29 imagesBoccadasse (Bocadâze in Genoese) is an old mariners' neighbourhood of the Italian city of Genoa. It lies at the eastern side of the Corso Italia stroll, the main sea front stroll of the city of Genoa, at the feet of Via Aurora, a typical Ligurian narrow street ("crêuza"). The origin of the name is uncertain, one of the more reliable hypothesis is that the name comes from the form of the bay on which Boccadasse lies, thus the name should be the shortening of the Genoese for donkey's mouth bócca d'âze. Another theory is that the name derives from the torrent that used to flow through the village, the Asse, therefore the name should mean outlet of the Asse. The village of Boccadasse attracts tourists. It is enclosed in a narrow bay, at the eastern side the cape of Santa Chiara with a castle (a new building in the style of a medieval castle), on the western side the rocks, and in the middle the tiny cobblestones beach where the seamen's small boats rest.
12 imagesThe Lighthouse of Genoa (Italian: faro di Genova, but simply called Lanterna), is the main lighthouse for the city's port. Besides being an important aid to night navigation in the vicinity, the tower serves as a symbol and a landmark for the City of Genoa. At 249 feet (76 m) it is the world's fifth tallest lighthouse and the second tallest "traditional" one, built of masonry. Since 1543 and until the construction of the lighthouse on Île Vierge in 1902, it was the tallest lighthouse in the world. Considered as a whole with the natural rock on which it stands, as it is commonly perceived and represented, its height is 383 feet (117 m). It is constructed in two square portions, each one capped by a terrace; the whole structure is crowned by a lantern from which the light is shone. Rebuilt in its current shape in 1543 replacing the former lighthouse, it is the world's third oldest lighthouse, following the Tower of Hercules in A Coruña, Spain, and Kõpu Lighthouse, on the island of Hiiumaa, Estonia.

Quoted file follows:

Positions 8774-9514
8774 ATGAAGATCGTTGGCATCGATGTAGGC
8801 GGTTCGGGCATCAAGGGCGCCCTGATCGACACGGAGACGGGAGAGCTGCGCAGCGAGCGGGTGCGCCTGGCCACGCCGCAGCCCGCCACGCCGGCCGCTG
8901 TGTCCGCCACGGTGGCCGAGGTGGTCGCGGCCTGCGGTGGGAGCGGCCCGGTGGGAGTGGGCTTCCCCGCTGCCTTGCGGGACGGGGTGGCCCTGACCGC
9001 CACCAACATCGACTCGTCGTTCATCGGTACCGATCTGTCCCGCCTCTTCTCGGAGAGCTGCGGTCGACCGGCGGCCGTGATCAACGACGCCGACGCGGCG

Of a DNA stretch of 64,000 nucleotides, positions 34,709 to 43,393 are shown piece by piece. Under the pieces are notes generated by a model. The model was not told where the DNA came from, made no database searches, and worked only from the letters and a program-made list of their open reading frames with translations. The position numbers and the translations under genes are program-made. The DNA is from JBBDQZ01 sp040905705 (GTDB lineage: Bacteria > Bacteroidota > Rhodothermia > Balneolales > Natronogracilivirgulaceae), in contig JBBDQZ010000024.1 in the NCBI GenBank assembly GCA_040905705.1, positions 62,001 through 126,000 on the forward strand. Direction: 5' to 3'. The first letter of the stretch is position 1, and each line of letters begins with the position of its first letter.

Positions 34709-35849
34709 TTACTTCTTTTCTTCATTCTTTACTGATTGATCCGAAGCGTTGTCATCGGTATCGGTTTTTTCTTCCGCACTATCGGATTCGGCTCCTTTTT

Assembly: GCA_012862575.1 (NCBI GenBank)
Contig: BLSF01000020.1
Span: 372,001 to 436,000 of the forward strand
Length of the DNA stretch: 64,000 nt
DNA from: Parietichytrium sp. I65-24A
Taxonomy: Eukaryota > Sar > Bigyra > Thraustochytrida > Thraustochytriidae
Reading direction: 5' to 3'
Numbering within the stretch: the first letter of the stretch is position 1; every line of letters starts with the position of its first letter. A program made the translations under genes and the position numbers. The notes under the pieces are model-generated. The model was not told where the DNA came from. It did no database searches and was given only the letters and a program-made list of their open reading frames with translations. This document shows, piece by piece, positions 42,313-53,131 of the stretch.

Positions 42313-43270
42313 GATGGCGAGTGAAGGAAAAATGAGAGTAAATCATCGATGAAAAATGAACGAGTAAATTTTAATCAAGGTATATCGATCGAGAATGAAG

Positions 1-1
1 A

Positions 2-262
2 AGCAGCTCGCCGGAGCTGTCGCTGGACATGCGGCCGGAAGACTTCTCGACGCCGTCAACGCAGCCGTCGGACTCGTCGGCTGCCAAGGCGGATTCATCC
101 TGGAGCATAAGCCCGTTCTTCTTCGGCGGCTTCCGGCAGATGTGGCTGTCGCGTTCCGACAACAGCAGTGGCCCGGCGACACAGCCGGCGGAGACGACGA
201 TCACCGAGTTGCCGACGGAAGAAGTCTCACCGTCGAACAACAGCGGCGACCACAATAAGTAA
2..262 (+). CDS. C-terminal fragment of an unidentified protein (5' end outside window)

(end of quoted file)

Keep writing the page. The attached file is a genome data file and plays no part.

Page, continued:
38 imagesThe Doge's Palace (Italian: Palazzo Ducale) is a historical building in Genoa, northern Italy. Once the home of the Doges of Genoa, it is now a museum and a centre for cultural events and arts exhibitions. It is situated in the heart of the city, with two different entrances and façades, the main one on Piazza Matteotti, and the second one on Piazza De Ferrari. The first parts of the Palace were built between 1251 and 1275, during the flourishing period of the Republican history of Genoa, while the Torre Grimaldina (also named "Torre del Popolo" - Tower of the People) was completed in 1539. The palace originated from the acquisition by the commune of Genoa of houses of the Doria between San Matteo and San Lorenzo churches (1291), after which the construction of an annexed new building was started. To this, in 1294, a tower of the Fieschi family was added. The palace was restored in the 1590s by Andrea Ceresola. Around 1655, the Ducal Chapel was frescoed by Giovanni Battista Carlone and Domenico Fiasella. In 1777 it was subject to a fire, and was subsequently rebuilt in Neoclassicist style by Simone Cantoni. On the main floor, the so-called Piano Nobile, are the frescoed halls of the Maggior and Minor Consiglio, where many public events take place. The Palace of the Doges was restored in 1992, in occasion of the celebrations of Christopher Columbus and the 500th anniversary of the discovery of America. In July 2001 the Palace hosted the G8 Summit, which was attended by the leaders of Canada, France, Germany, Italy, Japan, Russia, United Kingdom and United States.